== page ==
A COMPENSATION action is to be taken in the High Court against the State by parents who claim their child’s teeth were damaged by fluoride in their tap water. A group representing over 100 dentists opposed to fluoridation yesterday branded the continued State-sponsored mandatory fluoridation of drinking water “a ticking compensation timebomb”.
A review of medical data by the group published yesterday found the Republic has three times more fluorosis – damage to tooth enamel due to fluoride – than in the North, where the practice is banned. The damage has rocketed seven-fold from 1984-2002, they warned, with 40pc of 15-year-olds now suffering fluorosis damage.
At a news conference yesterday, the group claimed hundreds of water supplies have used fluoride illegally for the past 18 years.
The law requires that a legal order be made permitting addition of fluoride to tap water after a local survey of the dental health of schoolchildren is carried out.
The last such order was issued in 1987. Since then over 100 public schemes and 200 group schemes have been sanctioned, with fluoride added.
Highlighting studies indicating links between fluoride in tap water and health problems, the Irish Dentists Opposing Fluoridation (IDOF) group said there was “an epidemic of dental fluorosis in Irish children”.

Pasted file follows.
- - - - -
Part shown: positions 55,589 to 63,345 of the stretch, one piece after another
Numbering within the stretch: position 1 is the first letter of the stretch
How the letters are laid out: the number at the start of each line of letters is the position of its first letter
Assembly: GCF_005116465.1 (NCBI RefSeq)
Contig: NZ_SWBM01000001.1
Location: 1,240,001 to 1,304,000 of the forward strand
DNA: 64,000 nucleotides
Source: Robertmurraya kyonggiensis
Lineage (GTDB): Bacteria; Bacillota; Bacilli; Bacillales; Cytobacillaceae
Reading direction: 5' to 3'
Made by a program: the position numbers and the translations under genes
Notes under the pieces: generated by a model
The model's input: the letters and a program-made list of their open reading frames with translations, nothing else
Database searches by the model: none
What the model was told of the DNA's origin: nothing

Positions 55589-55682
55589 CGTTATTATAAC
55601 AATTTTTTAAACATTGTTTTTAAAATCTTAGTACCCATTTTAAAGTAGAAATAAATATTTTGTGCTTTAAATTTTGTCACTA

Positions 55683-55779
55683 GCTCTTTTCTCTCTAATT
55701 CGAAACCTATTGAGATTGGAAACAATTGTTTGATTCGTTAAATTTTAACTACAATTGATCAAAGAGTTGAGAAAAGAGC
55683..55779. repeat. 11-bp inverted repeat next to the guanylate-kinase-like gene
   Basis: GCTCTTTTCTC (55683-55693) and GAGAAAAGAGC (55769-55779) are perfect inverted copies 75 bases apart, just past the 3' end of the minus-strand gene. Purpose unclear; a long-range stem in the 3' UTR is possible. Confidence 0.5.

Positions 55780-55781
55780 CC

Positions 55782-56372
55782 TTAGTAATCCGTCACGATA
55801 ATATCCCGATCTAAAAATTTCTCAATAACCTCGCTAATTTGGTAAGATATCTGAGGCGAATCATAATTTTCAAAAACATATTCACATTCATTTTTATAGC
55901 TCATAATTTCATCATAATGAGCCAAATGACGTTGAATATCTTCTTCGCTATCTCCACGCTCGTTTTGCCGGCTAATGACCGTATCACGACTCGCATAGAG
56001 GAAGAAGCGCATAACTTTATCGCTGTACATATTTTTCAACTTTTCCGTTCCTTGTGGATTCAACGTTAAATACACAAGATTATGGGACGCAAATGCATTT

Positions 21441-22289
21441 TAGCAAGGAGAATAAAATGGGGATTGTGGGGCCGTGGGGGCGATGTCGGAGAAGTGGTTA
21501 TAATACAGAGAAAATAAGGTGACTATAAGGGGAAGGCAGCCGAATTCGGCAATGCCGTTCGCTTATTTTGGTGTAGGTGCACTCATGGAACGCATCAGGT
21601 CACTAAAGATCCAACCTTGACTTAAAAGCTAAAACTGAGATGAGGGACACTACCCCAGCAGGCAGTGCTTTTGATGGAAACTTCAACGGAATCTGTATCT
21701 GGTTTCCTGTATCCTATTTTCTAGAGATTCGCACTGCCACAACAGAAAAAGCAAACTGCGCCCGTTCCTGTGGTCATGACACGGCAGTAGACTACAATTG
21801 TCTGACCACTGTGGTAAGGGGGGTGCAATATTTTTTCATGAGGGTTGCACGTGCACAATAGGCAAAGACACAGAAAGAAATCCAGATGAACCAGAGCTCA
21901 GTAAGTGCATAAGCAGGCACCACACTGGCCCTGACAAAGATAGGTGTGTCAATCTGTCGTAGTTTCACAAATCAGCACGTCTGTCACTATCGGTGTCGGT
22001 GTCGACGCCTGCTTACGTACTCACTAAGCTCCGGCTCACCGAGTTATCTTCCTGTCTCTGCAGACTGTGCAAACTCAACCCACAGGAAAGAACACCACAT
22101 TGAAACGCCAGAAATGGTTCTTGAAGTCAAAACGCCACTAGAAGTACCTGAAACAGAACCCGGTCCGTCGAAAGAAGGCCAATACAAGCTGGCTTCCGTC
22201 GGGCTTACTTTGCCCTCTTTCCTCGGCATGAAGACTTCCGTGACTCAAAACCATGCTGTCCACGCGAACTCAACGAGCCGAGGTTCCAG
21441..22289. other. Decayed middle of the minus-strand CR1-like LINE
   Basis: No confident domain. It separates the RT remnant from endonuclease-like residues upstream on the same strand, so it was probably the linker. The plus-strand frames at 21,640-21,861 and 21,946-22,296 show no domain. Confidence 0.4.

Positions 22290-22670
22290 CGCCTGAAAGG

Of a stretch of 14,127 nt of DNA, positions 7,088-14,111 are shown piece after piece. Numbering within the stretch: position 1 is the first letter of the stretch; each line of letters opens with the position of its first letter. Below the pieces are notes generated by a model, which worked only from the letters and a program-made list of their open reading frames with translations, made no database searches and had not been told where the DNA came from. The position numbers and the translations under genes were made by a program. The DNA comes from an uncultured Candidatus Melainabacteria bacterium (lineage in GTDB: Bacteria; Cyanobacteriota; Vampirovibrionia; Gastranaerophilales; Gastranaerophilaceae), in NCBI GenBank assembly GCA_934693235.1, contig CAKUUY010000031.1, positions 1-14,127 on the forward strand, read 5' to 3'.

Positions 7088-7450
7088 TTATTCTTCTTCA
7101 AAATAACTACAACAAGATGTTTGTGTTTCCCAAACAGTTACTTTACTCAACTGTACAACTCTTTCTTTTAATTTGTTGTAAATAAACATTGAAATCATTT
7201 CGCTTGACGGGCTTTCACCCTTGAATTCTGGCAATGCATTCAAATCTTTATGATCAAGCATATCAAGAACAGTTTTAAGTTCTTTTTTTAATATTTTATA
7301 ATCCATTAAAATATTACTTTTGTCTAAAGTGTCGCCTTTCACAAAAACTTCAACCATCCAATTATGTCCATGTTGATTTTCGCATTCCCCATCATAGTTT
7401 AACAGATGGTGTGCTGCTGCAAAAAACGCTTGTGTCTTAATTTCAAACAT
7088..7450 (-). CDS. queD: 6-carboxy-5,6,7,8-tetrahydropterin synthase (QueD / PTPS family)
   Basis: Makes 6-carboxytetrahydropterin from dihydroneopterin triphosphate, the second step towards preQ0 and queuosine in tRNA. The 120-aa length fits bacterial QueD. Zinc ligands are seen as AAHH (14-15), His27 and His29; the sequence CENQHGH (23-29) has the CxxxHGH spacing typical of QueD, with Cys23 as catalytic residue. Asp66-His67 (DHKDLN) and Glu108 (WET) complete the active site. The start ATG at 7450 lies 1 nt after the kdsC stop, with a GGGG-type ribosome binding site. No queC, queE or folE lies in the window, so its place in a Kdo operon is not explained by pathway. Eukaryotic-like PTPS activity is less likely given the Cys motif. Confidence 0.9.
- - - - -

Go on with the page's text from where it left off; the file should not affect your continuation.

Dr Don MacAuley, spokesperson, said the parents of a child were initiating a compensation claim against the State in the High Court. He said the family did not yet want to be identified. The Government was playing “a delaying game” on the matter, he continued. “How many more children need to be damaged by chemical fluoride before they put an end to the unsafe, unethical and outdated practice of water fluoridation?” he asked. “Dental fluorosis, seen as white lines and spots on teeth, is caused by swallowing too much fluoride and is the first readily detectable symptom of past chronic fluoride poisoning.”
The Department of Health said research on fluoridation under the National Epidemiology Research Programme indicated fluoridation was important to fighting tooth decay. A statement said fluoridation of public water is safe.
The Food Safety Authority of Ireland said yesterday that bottled water should not be used for making up infant formula or as a drink for a baby, as mineral water may have a high solute content.
An FSAI spokesperson said their final report concluded that tap water should be used to reconstitute infant formula.
Robert Pocock of the Voice environment watchdog said he found most local authority water schemes never sought or obtained legal authority to add fluoride.
A Department of Health spokesman said all current schemes were legally fluoridated. An audit was being carried out in advance of the level of fluoride being reduced, on foot of a recommendation by an expert board. The Government has not yet implemented an official recommendation three years ago to reduce the fluoride limit in tap water, it was revealed yesterday.
The Health Executive stated a new lower legal limit of 0.6-0.8 parts per million of fluoride from the current legal limit of 0.8-1.0 parts per million recommended had not been implemented.